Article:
In addition, borrowers with better records for green management are less likely to violate covenants, default on loans, or file for bankruptcy—a conclusion that should shed light on the current green finance policy debate among central banks and regulators as to whether they should reduce capital requirements or offer other policy inducements for bank financing of green assets.
Authored by Dawei Jin, Liuling Liu, Jun Ma, Haizhi Wang, and Desheng Yin
Do Staggered Boards Matter for Firm Value?
In the fifth article of our Fall issue, the authors address, and attempt to settle, the heated debate over the effect of staggered boards on corporate performance. Critics of staggered boards claim they enable the entrenchment of inefficient managements and boards; and by working in tandem with poison pills to discourage hostile takeovers of underperforming companies, such boards end up generally reducing corporate values.
Consistent with this theory, some institutional investors and shareholder rights advocates have urged companies to eliminate their staggered boards, while the most extreme critics have gone so far as to call for a regulatory ban. By contrast, supporters of staggered boards argue that they help increase corporate values by allowing managements and boards to focus on long-term goals, and by providing board members a degree of independence from corporate executives who might want them replaced. The most extreme proponents of staggered boards have proposed that such boards be not only permitted, but indeed mandated.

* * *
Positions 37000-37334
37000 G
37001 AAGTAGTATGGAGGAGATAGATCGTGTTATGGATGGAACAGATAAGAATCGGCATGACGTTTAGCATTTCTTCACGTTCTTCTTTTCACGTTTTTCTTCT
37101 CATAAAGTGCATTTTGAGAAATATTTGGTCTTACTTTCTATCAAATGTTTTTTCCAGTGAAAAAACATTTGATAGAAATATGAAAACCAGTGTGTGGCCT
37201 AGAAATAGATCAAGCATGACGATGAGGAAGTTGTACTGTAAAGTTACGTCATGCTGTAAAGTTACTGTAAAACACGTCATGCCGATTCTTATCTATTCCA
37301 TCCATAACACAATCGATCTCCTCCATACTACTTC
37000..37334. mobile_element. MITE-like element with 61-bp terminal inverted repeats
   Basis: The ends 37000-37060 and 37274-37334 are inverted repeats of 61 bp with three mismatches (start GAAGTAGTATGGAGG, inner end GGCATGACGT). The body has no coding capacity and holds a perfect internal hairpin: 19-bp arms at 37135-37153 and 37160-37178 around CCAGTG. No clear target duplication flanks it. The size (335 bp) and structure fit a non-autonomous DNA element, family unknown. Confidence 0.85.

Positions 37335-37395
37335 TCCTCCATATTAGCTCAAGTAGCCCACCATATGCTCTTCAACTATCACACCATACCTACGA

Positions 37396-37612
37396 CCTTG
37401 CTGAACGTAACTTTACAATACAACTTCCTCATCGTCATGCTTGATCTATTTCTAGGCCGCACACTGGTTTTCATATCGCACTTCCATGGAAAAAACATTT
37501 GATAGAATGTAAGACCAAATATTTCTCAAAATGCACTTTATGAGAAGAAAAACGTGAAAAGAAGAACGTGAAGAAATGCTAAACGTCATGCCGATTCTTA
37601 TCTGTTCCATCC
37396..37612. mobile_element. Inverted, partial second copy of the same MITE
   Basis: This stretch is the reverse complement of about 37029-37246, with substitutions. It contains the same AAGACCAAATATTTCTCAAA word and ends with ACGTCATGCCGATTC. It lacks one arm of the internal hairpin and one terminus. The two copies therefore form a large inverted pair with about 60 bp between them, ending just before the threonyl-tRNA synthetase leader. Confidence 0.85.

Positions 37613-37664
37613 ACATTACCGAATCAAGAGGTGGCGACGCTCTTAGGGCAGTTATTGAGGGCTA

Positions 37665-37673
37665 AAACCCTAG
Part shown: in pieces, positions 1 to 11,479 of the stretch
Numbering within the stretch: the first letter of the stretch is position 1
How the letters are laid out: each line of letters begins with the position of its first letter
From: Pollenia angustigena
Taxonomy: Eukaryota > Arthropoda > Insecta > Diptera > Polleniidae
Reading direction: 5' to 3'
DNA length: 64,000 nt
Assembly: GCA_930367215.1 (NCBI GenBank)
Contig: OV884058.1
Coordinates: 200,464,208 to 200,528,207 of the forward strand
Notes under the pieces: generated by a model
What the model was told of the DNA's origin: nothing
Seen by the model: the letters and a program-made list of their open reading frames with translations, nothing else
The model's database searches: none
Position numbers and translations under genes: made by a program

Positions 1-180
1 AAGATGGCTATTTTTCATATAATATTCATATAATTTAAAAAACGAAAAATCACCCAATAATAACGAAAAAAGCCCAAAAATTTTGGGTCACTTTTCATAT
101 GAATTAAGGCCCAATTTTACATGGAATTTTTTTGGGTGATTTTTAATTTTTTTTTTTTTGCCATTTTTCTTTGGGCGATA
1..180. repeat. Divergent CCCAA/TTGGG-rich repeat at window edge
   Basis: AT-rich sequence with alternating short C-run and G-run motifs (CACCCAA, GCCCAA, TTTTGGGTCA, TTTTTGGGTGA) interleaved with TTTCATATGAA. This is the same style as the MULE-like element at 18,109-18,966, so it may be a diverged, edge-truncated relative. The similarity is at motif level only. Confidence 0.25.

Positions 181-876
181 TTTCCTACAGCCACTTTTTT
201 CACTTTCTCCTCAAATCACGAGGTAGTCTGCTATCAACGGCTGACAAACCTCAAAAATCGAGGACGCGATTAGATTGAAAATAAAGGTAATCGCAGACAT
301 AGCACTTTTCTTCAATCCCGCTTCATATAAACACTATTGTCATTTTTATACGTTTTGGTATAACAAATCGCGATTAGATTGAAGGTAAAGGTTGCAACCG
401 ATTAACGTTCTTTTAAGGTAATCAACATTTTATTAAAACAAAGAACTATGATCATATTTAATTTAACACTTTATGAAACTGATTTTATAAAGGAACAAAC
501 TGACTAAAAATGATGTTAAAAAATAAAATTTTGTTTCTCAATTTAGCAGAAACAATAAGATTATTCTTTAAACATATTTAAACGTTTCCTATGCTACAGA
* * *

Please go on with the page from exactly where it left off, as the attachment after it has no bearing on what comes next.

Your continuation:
Both sides of the debate claim to be backed by empirical studies whose findings provide sharply conflicting pictures of the consequences of staggered boards. Whereas the earlier studies found that companies with staggered boards have significantly lower values, more recent studies have concluded that staggered boards lead to higher corporate values.
The authors show that neither side of the debate has convincing empirical support. The earlier studies failed to account or control for important variables and corporate characteristics that explain corporate decisions to stagger their boards, or for changes in the companies’ characteristics over time. For example, to the extent that a company’s poor performance drives its decision to adopt or retain a staggered board provision—presumably to give it more freedom to restructure and improve its operations—the association of staggered boards with poor performance ends up confusing cause and effect.
When the authors control for variables that affect both corporate values and the choice of staggered boards in a sample of close to 3,000 U.S. companies from 1990 to 2013, they find that the effect of a staggered board on firm value becomes generally insignificant. As the authors put it, “The effect of a staggered board is idiosyncratic; for some firms it increases value, while for other firms it is value destroying.” On the basis of such findings, the authors caution against legal solutions advocating either wholesale adoption or repeal of staggered boards, urging managements and boards to determine the value-maximizing approach that reflects their own companies’ opportunities and circumstances.
Authored by Yakov Amihud, Markus Schmid, and Steven Davidoff Solomon